Now Ukrainian minors CAN get UK visa without parents after U-turn06/23/2022
Now Ukrainian minors CAN get a visa to come to UK without their parents after Government U-turn
- Thousands of unaccompanied youngsters will be able to apply to come to the UK
- They will need permission from their parents as part of Homes for Ukraine
- The change was set out by Communities Secretary Michael Gove, who said consent
Ukrainian children will be able to come to the UK without a parent or guardian after the Government announced a policy change to the Homes for Ukraine scheme yesterday.
Unaccompanied minors under the age of 18 can apply for a visa if they have parental consent. A thousand youngsters have previously had their entry blocked, but security checks may mean it is a few weeks before their visas are issued. It is understood the scheme will be open to new applicants later this summer.
For weeks after it opened in March, there was no mention of minors needing to be accompanied by a parent or guardian, leading to confusion when applications were rejected. The change was set out by Communities Secretary Michael Gove, who said consent must be certified by an authority approved by the Ukrainian government.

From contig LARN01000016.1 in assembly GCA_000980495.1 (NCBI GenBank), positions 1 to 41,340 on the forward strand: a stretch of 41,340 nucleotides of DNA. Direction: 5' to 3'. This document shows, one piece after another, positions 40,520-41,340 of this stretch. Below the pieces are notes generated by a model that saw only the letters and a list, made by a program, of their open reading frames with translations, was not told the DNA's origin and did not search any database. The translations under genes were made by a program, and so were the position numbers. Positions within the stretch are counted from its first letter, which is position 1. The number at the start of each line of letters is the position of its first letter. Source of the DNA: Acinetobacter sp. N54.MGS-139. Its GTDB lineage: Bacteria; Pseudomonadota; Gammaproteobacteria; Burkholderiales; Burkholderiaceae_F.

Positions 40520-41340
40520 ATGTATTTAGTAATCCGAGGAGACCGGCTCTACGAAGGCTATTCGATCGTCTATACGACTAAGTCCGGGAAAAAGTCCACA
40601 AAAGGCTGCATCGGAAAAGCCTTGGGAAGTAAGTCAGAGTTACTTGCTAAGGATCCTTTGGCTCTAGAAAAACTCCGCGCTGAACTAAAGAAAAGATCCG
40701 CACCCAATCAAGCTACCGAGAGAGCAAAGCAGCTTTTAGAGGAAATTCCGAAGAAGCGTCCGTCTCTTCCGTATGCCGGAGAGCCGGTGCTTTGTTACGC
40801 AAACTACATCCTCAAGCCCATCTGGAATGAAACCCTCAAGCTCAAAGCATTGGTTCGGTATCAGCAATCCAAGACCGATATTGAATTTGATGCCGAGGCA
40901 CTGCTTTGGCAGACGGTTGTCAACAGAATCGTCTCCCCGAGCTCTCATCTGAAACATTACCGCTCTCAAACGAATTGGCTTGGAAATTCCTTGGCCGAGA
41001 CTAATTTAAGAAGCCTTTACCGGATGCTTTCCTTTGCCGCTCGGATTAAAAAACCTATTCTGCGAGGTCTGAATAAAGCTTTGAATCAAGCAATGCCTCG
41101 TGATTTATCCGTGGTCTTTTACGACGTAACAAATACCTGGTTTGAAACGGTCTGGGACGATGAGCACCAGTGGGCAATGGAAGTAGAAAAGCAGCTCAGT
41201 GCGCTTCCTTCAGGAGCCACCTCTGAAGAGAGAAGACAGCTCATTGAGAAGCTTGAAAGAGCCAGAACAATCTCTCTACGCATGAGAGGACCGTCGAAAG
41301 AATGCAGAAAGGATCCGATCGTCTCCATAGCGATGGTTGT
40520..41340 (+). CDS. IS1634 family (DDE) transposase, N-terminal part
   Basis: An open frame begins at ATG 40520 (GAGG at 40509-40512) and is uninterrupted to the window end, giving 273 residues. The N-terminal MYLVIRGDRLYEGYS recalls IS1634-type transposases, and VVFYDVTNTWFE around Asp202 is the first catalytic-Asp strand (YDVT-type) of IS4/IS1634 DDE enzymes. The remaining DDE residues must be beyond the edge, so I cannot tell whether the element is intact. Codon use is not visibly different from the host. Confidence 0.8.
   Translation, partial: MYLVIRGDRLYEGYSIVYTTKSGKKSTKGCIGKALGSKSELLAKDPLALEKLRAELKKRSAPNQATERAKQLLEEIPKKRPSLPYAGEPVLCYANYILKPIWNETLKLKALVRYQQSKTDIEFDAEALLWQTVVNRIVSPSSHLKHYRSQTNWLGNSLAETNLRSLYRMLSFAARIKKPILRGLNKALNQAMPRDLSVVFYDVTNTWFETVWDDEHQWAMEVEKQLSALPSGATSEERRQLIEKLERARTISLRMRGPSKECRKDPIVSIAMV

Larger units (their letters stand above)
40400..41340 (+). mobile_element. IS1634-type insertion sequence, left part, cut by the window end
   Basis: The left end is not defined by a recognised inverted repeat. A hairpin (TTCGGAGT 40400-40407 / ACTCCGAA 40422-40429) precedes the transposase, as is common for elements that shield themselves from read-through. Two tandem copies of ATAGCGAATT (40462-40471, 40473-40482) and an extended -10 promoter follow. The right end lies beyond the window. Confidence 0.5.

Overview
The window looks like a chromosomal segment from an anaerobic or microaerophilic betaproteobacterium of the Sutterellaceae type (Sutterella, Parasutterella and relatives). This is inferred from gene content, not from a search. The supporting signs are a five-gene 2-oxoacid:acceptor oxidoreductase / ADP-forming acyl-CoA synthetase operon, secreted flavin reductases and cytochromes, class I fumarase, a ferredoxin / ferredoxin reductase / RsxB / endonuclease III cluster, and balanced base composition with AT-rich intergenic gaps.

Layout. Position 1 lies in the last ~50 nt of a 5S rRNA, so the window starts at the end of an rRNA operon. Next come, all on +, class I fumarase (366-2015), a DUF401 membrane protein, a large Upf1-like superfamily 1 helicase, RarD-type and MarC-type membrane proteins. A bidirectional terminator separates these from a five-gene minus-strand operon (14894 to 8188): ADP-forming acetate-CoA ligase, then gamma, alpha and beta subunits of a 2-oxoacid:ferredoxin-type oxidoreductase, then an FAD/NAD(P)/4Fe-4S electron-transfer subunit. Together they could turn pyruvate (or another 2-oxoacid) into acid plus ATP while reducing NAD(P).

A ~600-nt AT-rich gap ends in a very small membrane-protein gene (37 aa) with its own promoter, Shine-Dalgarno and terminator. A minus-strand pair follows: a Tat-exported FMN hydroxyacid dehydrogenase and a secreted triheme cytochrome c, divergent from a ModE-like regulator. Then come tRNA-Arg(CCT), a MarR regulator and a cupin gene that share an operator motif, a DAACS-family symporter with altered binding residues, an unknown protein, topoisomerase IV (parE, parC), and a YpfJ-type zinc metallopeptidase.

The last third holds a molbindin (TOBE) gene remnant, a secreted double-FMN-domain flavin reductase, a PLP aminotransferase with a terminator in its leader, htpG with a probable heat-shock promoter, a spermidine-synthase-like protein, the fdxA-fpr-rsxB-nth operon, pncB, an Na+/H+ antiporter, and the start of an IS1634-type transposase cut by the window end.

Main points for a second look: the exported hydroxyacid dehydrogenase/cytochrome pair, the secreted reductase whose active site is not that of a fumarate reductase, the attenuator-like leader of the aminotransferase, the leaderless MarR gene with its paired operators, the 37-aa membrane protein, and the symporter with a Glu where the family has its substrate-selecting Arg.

Unaccompanied minors under the age of 18 can apply for a visa if they have parental consent
Parental consent must be certified by an authority approved by the Ukrainian government, which includes Ukrainian consulates abroad.
The Local Government Association (LGA) said, while it supports plans to make it easier for children to seek sanctuary in the UK, its priority is keeping children safe.
LGA chairman, Councillor James Jamieson, said: ‘We do have real concerns about the potential for children to come to stay with adults they don’t know or don’t know well, and we want to ensure there are effective checks in place given there will always be people who abuse these systems and who pose a significant threat to children travelling on their own.
‘Any system must include appropriate vetting of the people they will be staying with in advance of travel, the right support for everyone involved, and ongoing checks of children’s safety and wellbeing.’
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